Black and white photo of Lime Street and St George's Plateau, Liverpool

Five postcards from Georgian Liverpool

A good friend of mine recently sent me a handful of postcards he’d found, showing photos of Liverpool in the first quarter of the 20th century.

He’d house-sat for me and noticed my existing collection, in a folder on a bookshelf, and I don’t know whether he checked, but he managed to get some that I hadn’t already got!

They show some of the big landmarks of the city, and the postmarks on the cards are from 19th September 1922 (if I’ve read them right!). So yes, they were all sent on the same day, and also by the same person. Unfortunately, I can’t make out the name (maybe ‘Sorrel’?), so do let me know if you can read the signature, posted below.

Apart from the landmarks, the messages on them are brilliant! As you’ll see, it looks like Sorrel lives in Liverpool, and is actually sending postcards to a family they’ve recently visited in the capital

Landmarks of Georgian Liverpool

What I like about this little sub-collection is that they were all sent together, and each part makes up a whole – the trip to London. King George V was on the throne, and Liverpool could arguably be said to be at the peak of its powers. Maybe there was a hint of the Georgian Liverpolitan wanting to remind their London friends that Merseyside could match the south east for grandeur and love of Queen Victoria!

The dominant road vehicles are the trams. Most people are on foot, but there are some horse-drawn carriages and even some very early cars. The scenes look quiet to modern eyes, and this makes the spaces look large and open.

Here are the cards, in no particular order:

Lime Street

Black and white photo of Lime Street and St George's Plateau, Liverpool

Lime Street, Liverpool

Back of a postcard

“Dear Frank, you’d better practice up on the speedometer in the Science Museum and I will challenge you, the next time I come, to a race. Sorrel”

St George’s Crescent

Postcard of St George's Crescent, Liverpool

St George’s Crescent & Lord Street, Liverpool

Back of a postcard sent from Liverpool

“Dear Donald, When I see you next time, I’ll race you two length’s even. Dont’ let anyone take your pencil when you’re not looking – Sorrel”

St George’s Hall

Photo of St George's Hall, Liverpool

St. George’s Hall, Liverpool

BAck of postcard sent from Liverpool

“Dear George, How many yards of cloth have you and Sally made on the loom? You’d better watch out or the weavers’ union will get after you! Good-bye, George. Sorrel”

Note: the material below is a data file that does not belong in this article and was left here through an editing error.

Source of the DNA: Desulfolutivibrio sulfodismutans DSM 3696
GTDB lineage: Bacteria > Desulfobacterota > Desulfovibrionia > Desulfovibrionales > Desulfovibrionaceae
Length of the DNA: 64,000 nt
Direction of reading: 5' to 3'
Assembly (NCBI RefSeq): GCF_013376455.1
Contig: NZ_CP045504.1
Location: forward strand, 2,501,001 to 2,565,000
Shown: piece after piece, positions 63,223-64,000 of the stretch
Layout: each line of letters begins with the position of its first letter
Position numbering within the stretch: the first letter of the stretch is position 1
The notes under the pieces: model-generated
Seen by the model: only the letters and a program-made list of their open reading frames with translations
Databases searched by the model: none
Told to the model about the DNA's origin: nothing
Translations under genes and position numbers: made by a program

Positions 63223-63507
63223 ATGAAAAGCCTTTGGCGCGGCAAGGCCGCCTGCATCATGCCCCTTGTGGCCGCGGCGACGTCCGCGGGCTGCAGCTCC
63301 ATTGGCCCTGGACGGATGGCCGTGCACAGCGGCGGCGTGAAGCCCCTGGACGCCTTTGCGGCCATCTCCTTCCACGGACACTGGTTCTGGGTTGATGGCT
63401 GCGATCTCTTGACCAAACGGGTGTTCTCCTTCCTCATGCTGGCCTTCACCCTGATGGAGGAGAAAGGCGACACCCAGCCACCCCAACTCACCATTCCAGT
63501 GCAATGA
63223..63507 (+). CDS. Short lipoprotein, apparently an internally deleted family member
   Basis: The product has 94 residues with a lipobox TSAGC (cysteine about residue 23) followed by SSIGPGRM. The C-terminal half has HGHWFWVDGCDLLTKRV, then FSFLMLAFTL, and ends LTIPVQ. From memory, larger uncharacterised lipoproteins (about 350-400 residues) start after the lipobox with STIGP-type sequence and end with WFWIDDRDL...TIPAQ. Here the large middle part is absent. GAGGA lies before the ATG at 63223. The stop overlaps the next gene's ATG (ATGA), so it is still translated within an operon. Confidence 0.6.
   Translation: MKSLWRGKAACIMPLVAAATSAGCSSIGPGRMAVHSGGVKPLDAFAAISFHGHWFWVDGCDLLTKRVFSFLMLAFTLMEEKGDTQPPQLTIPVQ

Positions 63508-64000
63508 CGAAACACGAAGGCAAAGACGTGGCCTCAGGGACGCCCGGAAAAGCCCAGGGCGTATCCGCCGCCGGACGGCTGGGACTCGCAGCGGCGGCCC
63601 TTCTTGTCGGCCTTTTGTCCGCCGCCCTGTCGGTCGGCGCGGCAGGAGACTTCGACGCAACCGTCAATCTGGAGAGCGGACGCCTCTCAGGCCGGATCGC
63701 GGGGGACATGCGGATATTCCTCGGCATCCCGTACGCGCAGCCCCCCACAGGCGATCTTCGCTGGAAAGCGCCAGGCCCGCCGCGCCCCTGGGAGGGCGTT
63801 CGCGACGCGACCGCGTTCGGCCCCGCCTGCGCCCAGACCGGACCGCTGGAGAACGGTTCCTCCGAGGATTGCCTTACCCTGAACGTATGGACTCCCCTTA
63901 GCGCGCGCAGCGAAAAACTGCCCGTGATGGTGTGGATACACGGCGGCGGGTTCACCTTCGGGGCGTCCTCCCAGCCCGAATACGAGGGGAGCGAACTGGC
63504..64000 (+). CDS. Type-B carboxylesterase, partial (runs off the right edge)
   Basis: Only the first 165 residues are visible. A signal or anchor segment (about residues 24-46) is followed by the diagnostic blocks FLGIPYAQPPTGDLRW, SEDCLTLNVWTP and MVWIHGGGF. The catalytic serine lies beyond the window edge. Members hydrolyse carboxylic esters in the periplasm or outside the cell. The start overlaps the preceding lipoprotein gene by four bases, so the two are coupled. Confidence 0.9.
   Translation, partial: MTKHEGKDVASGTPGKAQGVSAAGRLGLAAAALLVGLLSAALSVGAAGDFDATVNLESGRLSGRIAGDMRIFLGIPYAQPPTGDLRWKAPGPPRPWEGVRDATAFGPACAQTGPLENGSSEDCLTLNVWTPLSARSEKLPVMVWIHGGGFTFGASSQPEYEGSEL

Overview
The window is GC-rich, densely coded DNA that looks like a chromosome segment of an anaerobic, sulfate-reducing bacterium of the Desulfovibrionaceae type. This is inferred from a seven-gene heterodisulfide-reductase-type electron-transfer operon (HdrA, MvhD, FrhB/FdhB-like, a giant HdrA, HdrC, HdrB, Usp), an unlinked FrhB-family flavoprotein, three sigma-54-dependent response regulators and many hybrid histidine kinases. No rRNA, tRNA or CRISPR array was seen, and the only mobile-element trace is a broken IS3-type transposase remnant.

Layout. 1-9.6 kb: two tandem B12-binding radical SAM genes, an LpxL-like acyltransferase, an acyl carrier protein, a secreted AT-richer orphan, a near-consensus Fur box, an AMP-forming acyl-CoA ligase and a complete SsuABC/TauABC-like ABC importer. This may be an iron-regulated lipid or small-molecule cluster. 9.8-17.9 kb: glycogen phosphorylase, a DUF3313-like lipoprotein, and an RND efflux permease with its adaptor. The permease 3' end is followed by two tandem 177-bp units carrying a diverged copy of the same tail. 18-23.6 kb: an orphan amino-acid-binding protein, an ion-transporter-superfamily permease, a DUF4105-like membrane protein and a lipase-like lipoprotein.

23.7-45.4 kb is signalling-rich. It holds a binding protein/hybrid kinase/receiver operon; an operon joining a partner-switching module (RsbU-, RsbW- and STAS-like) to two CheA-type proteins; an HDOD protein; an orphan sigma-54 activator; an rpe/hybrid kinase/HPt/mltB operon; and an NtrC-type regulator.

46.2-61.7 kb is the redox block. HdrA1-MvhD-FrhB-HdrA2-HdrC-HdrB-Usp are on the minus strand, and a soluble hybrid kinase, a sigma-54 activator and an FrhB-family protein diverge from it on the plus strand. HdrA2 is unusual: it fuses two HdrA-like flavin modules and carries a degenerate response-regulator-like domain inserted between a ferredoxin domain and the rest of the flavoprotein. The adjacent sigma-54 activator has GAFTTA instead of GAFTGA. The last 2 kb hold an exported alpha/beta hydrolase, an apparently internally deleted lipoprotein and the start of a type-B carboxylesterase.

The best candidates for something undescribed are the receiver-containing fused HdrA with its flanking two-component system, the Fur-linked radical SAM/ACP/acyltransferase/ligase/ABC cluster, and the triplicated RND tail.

Queen Victoria Memorial

Photograph of the Queen Victoria Memorial, Liverpool

Queen Victoria Memorial, Liverpool

Back of a postcard sent from Liverpool

“Dear Florence, Now that we have left, I hope you have been able to retire at six-thirty as you should! With best wishes from the three of us – Sorrel”

William Brown Street

Photograph of William Brown Street, Liverpool

William Brown Street, Liverpool

BAck of a postcard sent from Liverpool

“Dear Sally, The next time you sew labels on your brothers’ clothes, look them over carefully (the brothers I mean) and assure yourself that they aren’t deformed and wear shirts instead of trousers – Sorrel”

From Liverpool to London

Photograph of 17 Roland Gardens, Kensingotn, London
17 Roland Gardens, Kensington. Properties around here can be your for a mere £1.5 million!

Well, what do you make of these messages?

We get hints of what Sorrel got up to while in London – a visit to the Science Museum and a couple of lengths at the local baths.

There’s also the very cryptic last message about labels in clothes. Perhaps we’ll never know what that was all about.

Sorrel seems like quite a wry humourist – though maybe a handful to have as a guest? Keeping people up past their bedtime by the sounds of thing!

It seems like three people – Sorrel and two others – stayed with the Kings in London. So perhaps Sorrel and family are back in Liverpool, having arrived on the train from Euston at the very station just out of shot in the first postcard.

I’d love to know more about Sorrel and their correspondents. Are there, I wonder, more postcards out there that the Kings sent in return?